Red Cross makes disaster planning investment

Posted 12 Oct 2012 by RedCross Popular
Posted in User Submitted

The first of five brand new, specially designed New Zealand Red Cross disaster welfare support trucks will be unveiled in Auckland today.

Lessons learnt from the Canterbury earthquakes have highlighted the importance of being prepared. Over the last two years New Zealand Red Cross has placed significant focus on investing and building its response capability to ensure it is there to support, and augment existing Civil Defence welfare capability, by bringing in trained volunteers and equipment from non-affected areas for a sustained national response.

The new trucks are an investment of about $1.5 million, funded from donations from other Red Cross National Societies.

New Zealand Red Cross International Operations and Emergencies Manager Andrew McKie says disasters can strike quickly and without warning, and we have learnt from Christchurch that it is critical we prepare.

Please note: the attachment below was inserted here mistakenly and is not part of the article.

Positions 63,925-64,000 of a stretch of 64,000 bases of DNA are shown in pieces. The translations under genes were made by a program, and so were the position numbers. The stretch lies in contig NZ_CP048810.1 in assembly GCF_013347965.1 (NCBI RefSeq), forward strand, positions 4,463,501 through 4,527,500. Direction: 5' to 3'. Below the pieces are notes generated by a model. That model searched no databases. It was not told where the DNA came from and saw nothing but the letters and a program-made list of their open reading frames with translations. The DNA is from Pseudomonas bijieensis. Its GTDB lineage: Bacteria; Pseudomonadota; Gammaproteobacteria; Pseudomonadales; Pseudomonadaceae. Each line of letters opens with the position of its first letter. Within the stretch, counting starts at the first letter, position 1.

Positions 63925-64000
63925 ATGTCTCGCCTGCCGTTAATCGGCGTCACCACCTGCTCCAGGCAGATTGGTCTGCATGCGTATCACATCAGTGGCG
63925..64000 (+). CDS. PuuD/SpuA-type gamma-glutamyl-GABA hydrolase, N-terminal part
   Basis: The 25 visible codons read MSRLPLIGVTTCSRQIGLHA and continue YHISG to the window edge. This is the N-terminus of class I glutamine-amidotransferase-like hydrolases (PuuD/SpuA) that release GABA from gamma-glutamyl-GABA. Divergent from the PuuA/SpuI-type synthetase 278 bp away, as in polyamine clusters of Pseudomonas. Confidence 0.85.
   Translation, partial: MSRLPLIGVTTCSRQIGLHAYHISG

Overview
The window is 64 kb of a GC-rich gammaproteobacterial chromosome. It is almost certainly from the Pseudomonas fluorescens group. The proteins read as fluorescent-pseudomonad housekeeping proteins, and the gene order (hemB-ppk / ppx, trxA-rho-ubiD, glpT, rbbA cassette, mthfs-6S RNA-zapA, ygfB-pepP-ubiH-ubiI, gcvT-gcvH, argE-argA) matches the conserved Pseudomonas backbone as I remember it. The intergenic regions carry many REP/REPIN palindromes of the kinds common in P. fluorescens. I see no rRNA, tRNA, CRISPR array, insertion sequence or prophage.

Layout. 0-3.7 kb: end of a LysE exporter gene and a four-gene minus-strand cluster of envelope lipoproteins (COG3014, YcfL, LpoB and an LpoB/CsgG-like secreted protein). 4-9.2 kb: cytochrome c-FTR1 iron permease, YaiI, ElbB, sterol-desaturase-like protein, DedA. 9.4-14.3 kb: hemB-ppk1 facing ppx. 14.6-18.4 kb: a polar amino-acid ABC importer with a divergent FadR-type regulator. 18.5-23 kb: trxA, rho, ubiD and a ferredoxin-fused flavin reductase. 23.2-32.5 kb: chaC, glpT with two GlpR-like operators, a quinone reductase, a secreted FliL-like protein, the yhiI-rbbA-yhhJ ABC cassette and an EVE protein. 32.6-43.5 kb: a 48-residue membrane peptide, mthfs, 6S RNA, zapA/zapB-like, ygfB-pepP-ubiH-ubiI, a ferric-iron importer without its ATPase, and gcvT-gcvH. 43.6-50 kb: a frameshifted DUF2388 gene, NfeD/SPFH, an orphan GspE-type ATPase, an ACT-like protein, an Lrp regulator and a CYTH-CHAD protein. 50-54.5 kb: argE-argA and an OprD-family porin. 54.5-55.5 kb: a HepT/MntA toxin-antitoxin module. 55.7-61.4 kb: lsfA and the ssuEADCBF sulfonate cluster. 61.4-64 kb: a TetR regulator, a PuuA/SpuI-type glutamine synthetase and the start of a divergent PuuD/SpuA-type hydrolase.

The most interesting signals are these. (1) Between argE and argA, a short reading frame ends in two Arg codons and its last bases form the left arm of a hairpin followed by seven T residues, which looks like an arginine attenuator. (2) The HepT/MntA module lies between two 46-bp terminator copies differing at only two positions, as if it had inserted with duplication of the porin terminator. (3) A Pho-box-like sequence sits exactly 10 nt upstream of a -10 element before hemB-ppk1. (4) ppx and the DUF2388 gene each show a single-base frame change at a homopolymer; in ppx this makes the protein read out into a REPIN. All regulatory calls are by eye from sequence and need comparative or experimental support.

"These trucks, along with our newly formed national disaster response team complement our existing capability to be able to support a national response to a disaster anywhere in the country.

"Red Cross is now more prepared than ever before to respond, and support other organisations, to deliver first aid, welfare and search and rescue services in disaster and emergency situations."

The trucks each hold welfare centre set-up equipment including stretchers, mattresses and blankets for 140 people, basic food and toiletries for volunteers for a couple of days, medical supplies, an AED, individual and centre hygiene sets, lighting sets and telecommunication sets. The trucks also provide room for emergency personnel to perform mass casualty triage and pre-hospital emergency first aid support if needed.

Thirty four per cent of the world’s natural disasters occurred in the Asia Pacific region in 2011 including the Christchurch earthquakes, the worst floods in living memory in Australia and a triple disaster impacting Japan.

"Due to our location New Zealand is vulnerable to a range of natural hazards, and climate change is likely to increase the frequency and intensity, so it is critical we all be prepared," says Mr McKie.

The first truck will be based in Wellington, the others in Auckland, Hamilton, Christchurch and Dunedin. The other four trucks are currently being built and will be ready in the next two to three months.

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